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Success shreds JR's Louvre illusion


Agence France-Presse

Paris  /  Mon, April 1, 2019  /  04:02 pm
Success shreds JR's Louvre illusion

The Louvre pyramid is seen during preparations of the installation of French contemporary artist and photographer Jean Rene, aka JR, in the main courtyard of the Louvre Museum in Paris on March 29, 2019, as part of the 30th anniversary celebrations of the Louvre Pyramid. (AFP/Philippe Lopez)

A whimsical collage in the courtyard of France's Louvre art museum had a short shelf life after a swarm of tourists and art lovers left it in shreds.

French artist JR and 400 volunteers put the final touches to the huge collage on Friday to mark the 30th anniversary of the Louvre's glass pyramid.


Can’t believe this happened 👀 merci @museelouvre ! #JRauLouvre

A post shared by JR (@jr) on

On Saturday he tweeted a photo of the 17,000 square metre (183,000 square foot) work which, from a certain angle, made the pyramid appear to extend deep into a quarry of white rock, and invited the public to come take a look.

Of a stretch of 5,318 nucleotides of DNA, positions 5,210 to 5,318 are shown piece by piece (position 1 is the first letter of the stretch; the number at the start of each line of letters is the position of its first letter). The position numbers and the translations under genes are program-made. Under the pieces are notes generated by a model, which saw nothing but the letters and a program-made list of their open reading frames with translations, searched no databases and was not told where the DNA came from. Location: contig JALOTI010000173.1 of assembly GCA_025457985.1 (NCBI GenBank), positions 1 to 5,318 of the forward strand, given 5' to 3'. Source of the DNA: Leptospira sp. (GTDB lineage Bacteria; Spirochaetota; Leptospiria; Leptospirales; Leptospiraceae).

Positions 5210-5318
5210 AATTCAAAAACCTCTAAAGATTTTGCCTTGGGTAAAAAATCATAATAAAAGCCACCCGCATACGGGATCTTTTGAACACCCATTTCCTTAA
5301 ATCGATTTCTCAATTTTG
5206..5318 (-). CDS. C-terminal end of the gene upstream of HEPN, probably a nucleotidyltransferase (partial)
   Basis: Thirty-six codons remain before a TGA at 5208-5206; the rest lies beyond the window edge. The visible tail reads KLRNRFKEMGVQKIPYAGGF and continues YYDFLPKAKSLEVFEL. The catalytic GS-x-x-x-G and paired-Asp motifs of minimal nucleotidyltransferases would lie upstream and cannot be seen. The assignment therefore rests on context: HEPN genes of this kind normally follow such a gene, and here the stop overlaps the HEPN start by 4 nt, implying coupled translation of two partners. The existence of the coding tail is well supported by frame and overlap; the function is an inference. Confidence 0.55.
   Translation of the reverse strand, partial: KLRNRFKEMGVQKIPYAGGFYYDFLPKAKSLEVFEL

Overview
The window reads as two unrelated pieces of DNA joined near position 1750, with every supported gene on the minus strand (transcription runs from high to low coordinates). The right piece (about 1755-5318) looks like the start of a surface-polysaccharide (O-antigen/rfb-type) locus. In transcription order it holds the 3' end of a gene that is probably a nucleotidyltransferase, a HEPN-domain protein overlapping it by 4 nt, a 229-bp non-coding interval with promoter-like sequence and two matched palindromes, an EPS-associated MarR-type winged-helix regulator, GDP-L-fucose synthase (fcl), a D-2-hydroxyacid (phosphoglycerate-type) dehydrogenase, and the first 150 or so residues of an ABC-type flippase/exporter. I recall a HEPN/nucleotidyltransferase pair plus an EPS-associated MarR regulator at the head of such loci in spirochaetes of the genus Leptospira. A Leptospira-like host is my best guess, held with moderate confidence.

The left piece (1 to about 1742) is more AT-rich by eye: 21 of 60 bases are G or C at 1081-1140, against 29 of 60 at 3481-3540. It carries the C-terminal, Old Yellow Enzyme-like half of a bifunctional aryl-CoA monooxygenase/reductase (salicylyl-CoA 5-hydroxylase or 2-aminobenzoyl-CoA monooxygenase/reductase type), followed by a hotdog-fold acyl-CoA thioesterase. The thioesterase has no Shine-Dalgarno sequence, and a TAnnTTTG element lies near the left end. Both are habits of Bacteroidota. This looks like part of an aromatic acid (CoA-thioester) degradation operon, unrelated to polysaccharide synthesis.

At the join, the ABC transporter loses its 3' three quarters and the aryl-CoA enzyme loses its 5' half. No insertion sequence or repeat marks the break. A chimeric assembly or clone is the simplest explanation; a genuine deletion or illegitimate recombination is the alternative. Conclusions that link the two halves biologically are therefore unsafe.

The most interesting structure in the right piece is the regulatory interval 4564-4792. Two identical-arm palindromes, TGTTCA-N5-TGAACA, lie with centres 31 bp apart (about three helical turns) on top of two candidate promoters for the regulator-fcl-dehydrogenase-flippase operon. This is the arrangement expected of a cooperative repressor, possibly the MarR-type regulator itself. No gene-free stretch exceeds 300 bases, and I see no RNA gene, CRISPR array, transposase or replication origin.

Come they did, and within a few hours the fragile 2,000-odd sheets of paper were torn to pieces, returning the site to its natural state in what could almost be called a work of public performance art.

Art lovers were not amused however, and some expressed themselves on Twitter with comments such as "really disappointing bad experience today for the Louvre pyramid's 30th anniversary".

Another noted that "JR's art piece was more fleeting than foreseen."

Read also: From outrage to icon: Paris marks 30 years of Louvre's pyramid

The artist was more philosophical Sunday. "The images, like life, are ephemeral," he tweeted.

"Once pasted, the art piece lives on its own. The sun dries the light glue and with every step, people tear pieces of the fragile paper. The process is all about participation of volunteers, visitors, and souvenir hunters."

"This project is also about presence and absence, about reality and memories, about impermanence," he added.

Three years ago JR, whose real name is Jean Rene, gave the pyramid a very different treatment, covering it in a giant trompe-l'oeil that made it seem like it had disappeared.

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